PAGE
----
Tuesday, June 03, 2014

They've got their priorities straight

At the bottom of the boat ramp at Beach Grove, someone has laid, long ago, a series of broken paving stones, leading out across the rocks to easier walking on the sand. Every chance I get, I turn over a few of these to see what's sheltered there that day.

This time, among the usual crabs, hermits, and mud snails, I found a pair of shore crabs, either mating, or in the pre-mating holding pattern; belly to belly, male and female in a close embrace.

As I found them, jammed in between stones and shells. The male is on the left.

The other crabs around them scuttled off into crevices between the stones as soon as I removed their roof. These two just stayed put. The male wasn't going to give up his female, and she wasn't in a position to run.

Male crabs select a mature female almost ready to molt; they can't mate while she's armoured with a wide plate across her belly. In the brief moments that she is molting, out of the old shell and unprotected, she may be impregnated. So once he's found a mate, he holds on and doesn't let go until she's ready.

I took a few photos, moving around to get better lighting. Neither crab moved. So I gently eased them out of their cubby-hole. They didn't move, even in my hand. So I placed them on the upside-down paver. Again, neither of them attempted to leave.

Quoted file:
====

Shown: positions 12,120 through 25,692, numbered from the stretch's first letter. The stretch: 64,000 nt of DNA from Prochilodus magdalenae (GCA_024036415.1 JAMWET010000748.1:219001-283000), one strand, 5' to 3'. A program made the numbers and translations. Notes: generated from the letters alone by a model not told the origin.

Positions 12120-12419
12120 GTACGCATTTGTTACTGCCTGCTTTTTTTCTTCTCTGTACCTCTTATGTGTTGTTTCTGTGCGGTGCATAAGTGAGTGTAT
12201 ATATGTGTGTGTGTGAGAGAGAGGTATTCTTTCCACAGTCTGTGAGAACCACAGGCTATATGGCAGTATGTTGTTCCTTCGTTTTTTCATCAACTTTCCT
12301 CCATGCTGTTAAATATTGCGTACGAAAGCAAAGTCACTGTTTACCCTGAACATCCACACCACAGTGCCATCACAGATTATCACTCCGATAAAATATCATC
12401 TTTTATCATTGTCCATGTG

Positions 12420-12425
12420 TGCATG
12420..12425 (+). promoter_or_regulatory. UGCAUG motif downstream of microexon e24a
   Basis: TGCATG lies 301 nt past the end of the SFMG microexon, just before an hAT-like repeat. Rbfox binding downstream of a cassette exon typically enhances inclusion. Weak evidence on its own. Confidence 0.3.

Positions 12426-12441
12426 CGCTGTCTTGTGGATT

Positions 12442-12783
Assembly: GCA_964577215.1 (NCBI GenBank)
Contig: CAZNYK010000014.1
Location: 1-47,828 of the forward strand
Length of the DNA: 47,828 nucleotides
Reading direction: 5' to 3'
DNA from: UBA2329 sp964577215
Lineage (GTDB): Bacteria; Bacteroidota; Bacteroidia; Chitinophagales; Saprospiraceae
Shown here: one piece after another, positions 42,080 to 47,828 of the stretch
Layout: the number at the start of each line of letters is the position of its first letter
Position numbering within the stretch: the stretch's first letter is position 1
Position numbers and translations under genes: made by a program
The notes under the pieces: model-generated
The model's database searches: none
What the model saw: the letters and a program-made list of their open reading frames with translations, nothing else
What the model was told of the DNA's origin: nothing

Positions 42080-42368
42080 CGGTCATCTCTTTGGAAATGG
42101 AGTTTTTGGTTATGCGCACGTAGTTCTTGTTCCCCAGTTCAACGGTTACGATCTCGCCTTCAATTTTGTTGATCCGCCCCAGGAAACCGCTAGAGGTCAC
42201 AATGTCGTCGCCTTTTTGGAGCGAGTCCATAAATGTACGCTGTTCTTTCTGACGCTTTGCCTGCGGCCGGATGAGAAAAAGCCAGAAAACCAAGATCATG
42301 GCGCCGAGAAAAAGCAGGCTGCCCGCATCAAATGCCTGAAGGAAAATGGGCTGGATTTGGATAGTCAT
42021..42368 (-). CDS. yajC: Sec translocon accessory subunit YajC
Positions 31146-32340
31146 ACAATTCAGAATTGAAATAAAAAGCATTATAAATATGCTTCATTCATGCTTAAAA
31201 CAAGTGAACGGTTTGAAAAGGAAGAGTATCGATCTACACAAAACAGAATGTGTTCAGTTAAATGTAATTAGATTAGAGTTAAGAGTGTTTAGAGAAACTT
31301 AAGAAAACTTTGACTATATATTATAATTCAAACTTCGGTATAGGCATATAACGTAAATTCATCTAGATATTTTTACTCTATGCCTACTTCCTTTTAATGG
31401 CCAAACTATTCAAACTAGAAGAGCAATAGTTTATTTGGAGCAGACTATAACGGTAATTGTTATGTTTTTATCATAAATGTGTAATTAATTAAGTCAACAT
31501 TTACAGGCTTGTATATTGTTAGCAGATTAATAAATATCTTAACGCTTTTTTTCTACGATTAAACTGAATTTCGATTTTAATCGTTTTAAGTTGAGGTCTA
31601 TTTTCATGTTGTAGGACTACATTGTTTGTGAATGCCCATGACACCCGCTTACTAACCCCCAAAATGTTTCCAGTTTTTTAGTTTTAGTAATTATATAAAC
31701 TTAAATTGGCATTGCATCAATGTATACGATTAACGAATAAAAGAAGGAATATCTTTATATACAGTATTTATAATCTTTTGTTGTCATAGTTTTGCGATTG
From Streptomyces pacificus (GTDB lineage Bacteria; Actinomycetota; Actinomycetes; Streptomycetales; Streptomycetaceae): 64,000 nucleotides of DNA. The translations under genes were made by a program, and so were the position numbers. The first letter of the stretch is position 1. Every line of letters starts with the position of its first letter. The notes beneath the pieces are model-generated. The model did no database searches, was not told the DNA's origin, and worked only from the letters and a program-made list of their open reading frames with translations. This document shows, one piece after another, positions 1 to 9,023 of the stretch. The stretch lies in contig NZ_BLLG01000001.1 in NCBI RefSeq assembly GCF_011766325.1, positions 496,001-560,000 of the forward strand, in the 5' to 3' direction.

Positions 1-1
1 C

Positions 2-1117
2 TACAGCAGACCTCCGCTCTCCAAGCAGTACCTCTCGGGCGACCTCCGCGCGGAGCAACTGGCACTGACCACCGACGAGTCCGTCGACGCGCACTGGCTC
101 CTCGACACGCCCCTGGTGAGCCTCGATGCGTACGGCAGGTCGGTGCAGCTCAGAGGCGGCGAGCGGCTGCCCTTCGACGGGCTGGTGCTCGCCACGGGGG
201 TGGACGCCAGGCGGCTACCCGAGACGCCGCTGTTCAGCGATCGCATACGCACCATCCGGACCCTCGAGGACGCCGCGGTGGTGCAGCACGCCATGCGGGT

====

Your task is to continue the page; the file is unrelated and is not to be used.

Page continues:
The male is on the bottom, this time. Mature males have large pincers and go around posturing with them; "Look at me, look at me! I'm big and I'm dangerous!"

Before they got sunburnt, I slid them off the edge of the slab and back into their cozy hideout. And there, they got down to their interrupted business.

The female is on top this time. A curious hermit - aren't they all? - watches from the bottom of the photo.

The female's apron, the wide abdominal plate, is finally opening. She will be backing out of her old carapace any minute now, leaving the hard forms of legs, eyes, pincers and all behind, taking the soft parts except for her esophagus, stomach lining, and part of her intestines; she'll have to make new ones. And as soon as she's free, the male will impregnate her eggs.

After that, he'll leave; the eggs will develop under her apron, where she'll fan them, clean them, and exercise them until they're ready to hatch, up to eight months from now.

An old video of a mother in berry is on YouTube. (It doesn't work as well as it used to; I'll have to remake it, and a whole bunch of other oldies.)


  1. You find the most amazing creatures!!! And I always learn something when I visit you!!!

  2. Are you saying she has to grow new lungs or am I misunderstanding? If so, how does she breath while they are growing?

  3. Lucy: Oops! I was half asleep, I think! She takes the gills (not "lungs"; I was really out of it) and leaves behind a "ghost gill", the empty shape where the gills were. What she leaves behind are the esophagus, the stomach lining, and the tail end of her intestines. I don't know how, or if she eats until she grows those back.

    I've corrected the post. Thanks for alerting me!

  4. Those photos are phenomenal.


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